In the world of nursing research, Betty Ferrell is a hall-of-famer
Every field has its stars, and nursing research is certainly no exception. One of those stars – City of Hope's Betty Ferrell, Ph.D., R.N., – will soon be inducted into the International Nurse Researcher Hall of Fame by the Honor Society of Nursing, Sigma Theta Tau International (STTI).
A pioneer in the field of palliative care nursing, Ferrell is City of Hope's director of Nursing Research and Education. She will join 24 other nurses being inducted this year. The award recognizes nurse researchers who have achieved national or international recognition and whose work has improved the nursing profession and the patients it serves. The honorees’ research projects will be shared through the Virginia Henderson International Nursing e-Repository, allowing nurses around the globe to benefit from their discoveries.
“The combined accomplishments of these 25 honorees are nothing short of world-changing,” said Hester C. Klopper, Ph.D., M.B.A., R.N., R.M., STTI president. “In keeping with the STTI mission to celebrate nursing excellence in scholarship, leadership and service, I congratulate the 2014 Nurse Researcher Hall of Fame honorees.”
Ferrell is a leader in the field of palliative care nursing and research, with a career spanning more than three decades. She was recently named one of the 30 most influential leaders in hospice and palliative care medicine – the medical specialty focusing on relieving suffering and improving quality of life for people with serious illness – by the American Academy of Hospice and Palliative Medicine. In the past year, she was one of the authors of the Institute of Medicine report “Delivering High Quality Cancer Care: Charting a New Course for a System in Crisis,” which recommends ways to improve cancer care delivery.
Ferrell is internationally known for her expertise in pain management, quality of life and palliative care. She is a fellow of the American Academy of Nurses and has published more than 300 papers in peer-reviewed journals and texts. She is currently the principal investigator of a project funded by the National Cancer Institute to investigate quality of life and palliative care for lung cancer patients.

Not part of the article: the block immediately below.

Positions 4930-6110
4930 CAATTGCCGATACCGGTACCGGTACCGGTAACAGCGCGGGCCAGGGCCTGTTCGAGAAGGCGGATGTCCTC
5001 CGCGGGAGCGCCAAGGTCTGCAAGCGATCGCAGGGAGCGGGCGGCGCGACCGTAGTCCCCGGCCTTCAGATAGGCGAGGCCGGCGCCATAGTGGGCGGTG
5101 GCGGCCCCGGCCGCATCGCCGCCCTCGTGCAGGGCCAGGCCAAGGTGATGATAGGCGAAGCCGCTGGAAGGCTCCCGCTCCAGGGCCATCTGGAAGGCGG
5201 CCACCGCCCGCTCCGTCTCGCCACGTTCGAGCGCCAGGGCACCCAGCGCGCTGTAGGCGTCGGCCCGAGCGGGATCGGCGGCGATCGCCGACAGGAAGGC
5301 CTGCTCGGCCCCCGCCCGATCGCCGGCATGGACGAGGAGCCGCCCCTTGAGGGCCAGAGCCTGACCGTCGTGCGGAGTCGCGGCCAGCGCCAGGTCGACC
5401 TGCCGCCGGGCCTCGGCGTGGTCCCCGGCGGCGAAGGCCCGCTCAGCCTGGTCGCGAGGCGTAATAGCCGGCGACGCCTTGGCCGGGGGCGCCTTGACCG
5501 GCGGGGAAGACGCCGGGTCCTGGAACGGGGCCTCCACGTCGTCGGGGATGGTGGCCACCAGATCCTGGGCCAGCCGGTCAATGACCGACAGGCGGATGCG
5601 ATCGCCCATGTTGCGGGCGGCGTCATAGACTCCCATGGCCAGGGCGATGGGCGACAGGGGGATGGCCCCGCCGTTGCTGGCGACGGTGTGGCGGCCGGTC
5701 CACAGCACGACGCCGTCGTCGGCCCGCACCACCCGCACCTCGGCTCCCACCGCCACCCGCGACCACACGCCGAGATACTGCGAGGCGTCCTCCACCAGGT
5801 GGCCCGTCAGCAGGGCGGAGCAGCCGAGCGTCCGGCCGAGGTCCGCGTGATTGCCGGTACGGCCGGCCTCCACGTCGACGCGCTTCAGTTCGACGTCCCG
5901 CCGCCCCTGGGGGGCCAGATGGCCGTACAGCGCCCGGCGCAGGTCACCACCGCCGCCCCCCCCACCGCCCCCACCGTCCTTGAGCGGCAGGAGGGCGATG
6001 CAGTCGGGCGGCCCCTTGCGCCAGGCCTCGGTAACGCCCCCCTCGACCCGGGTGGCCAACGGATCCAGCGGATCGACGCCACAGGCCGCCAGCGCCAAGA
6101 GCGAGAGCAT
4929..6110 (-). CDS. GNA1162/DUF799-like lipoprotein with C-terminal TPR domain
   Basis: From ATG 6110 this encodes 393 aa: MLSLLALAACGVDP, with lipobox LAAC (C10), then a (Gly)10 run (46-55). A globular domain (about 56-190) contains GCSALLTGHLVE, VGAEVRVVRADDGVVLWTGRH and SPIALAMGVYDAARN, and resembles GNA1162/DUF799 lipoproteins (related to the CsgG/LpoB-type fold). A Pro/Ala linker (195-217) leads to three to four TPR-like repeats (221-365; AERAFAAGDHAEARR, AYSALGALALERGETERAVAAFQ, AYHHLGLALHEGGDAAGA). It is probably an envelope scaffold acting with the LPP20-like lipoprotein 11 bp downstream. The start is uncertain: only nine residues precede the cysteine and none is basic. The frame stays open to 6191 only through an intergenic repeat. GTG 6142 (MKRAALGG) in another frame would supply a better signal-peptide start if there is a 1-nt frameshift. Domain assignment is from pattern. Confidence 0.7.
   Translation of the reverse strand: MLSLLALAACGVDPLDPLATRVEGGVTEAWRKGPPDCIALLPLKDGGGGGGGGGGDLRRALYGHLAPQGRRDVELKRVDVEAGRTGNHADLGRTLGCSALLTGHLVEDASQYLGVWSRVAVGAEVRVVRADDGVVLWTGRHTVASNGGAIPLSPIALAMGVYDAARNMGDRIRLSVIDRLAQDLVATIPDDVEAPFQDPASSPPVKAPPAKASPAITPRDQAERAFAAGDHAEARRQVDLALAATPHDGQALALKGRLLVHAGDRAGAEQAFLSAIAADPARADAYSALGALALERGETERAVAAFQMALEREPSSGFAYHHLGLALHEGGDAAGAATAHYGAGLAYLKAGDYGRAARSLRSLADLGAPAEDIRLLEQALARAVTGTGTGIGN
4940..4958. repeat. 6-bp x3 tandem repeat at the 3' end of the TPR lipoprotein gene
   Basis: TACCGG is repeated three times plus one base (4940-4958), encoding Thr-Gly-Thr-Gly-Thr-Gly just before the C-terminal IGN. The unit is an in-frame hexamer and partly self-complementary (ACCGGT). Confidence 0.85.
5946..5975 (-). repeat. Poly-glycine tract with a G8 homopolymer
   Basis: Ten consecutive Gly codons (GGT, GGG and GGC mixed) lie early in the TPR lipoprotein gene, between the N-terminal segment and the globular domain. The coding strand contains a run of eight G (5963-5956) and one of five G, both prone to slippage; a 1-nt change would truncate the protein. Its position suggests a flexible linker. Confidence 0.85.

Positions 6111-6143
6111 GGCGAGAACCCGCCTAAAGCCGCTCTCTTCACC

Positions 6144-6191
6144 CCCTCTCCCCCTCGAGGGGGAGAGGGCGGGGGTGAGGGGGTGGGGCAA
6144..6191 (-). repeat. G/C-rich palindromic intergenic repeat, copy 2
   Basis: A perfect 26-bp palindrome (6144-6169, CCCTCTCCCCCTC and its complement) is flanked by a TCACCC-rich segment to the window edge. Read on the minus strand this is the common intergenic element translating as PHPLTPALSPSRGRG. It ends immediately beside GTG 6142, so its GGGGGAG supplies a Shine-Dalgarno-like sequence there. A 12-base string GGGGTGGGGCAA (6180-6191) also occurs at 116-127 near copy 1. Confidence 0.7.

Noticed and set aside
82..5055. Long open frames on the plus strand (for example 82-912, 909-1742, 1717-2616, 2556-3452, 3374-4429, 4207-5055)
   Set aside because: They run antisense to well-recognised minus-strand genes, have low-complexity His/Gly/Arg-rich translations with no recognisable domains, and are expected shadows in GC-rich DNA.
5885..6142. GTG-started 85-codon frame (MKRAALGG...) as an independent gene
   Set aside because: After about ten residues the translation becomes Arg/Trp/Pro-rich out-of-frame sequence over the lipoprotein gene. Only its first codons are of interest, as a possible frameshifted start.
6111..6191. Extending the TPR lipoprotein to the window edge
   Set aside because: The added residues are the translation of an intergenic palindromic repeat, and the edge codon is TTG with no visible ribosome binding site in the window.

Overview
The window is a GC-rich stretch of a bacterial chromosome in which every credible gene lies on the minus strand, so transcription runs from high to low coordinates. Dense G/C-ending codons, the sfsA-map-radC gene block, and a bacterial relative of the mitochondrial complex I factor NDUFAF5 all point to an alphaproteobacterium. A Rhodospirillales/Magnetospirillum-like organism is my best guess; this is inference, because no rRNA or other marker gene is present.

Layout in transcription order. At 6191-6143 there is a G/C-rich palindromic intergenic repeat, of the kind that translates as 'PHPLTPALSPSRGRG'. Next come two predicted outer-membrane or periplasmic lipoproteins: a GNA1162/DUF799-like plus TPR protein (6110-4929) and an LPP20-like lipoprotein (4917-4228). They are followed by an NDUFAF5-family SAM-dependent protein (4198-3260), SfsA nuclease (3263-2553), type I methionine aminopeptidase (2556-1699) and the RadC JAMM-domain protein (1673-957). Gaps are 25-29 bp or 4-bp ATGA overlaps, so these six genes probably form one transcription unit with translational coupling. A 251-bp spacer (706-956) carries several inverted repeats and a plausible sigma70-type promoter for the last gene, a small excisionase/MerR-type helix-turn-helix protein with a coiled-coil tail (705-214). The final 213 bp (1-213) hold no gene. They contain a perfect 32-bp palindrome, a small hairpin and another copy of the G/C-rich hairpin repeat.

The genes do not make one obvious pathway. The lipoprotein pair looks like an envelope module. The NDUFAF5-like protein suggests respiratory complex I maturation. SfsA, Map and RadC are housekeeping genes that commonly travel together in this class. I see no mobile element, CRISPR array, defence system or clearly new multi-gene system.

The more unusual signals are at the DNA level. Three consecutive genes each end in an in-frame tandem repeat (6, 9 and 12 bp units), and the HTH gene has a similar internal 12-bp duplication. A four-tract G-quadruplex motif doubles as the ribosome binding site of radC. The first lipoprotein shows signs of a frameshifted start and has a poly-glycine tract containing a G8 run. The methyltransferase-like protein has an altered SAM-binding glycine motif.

Palliative care and end-of-life care are often used interchangeably, which is not completely accurate. The goal of palliative care is to improve quality of life by managing pain, symptoms and psychological and spiritual concerns associated with illness – all good practices to begin at the start of treatment, which is the focus of Ferrell’s five-year study.
When Ferrell began her career in 1977, fewer than 10 hospices operated in the United States and the term “palliative care” wasn’t part of the medical vocabulary. She has been a leader among the cadre of nurses who have changed the culture of care and created hospice and palliative care as an essential component of health care.
“Palliative care is an essential component of health care as well as a human right,” Ferrell said. “I am honored to be recognized by STTI, and appreciate the opportunity to share this research, which I hope will assist nurses worldwide to improve their daily practice and help them improve quality of life for their patients.”
The award will be given during STTI’s 25th International Nursing Research Congress in Hong Kong, July 24 to 28. The annual event attracts more than 1,000 nurses, researchers, students and clinicians. The Honor Society of Nursing, Sigma Theta Tau International, is a nonprofit organization whose mission is to advance world health and celebrate nursing excellence in scholarship, leadership and service. It includes more than 130,000 active members in more than 85 countries. The award presentation is sponsored by Wiley.
Learn more about City of Hope's research programs.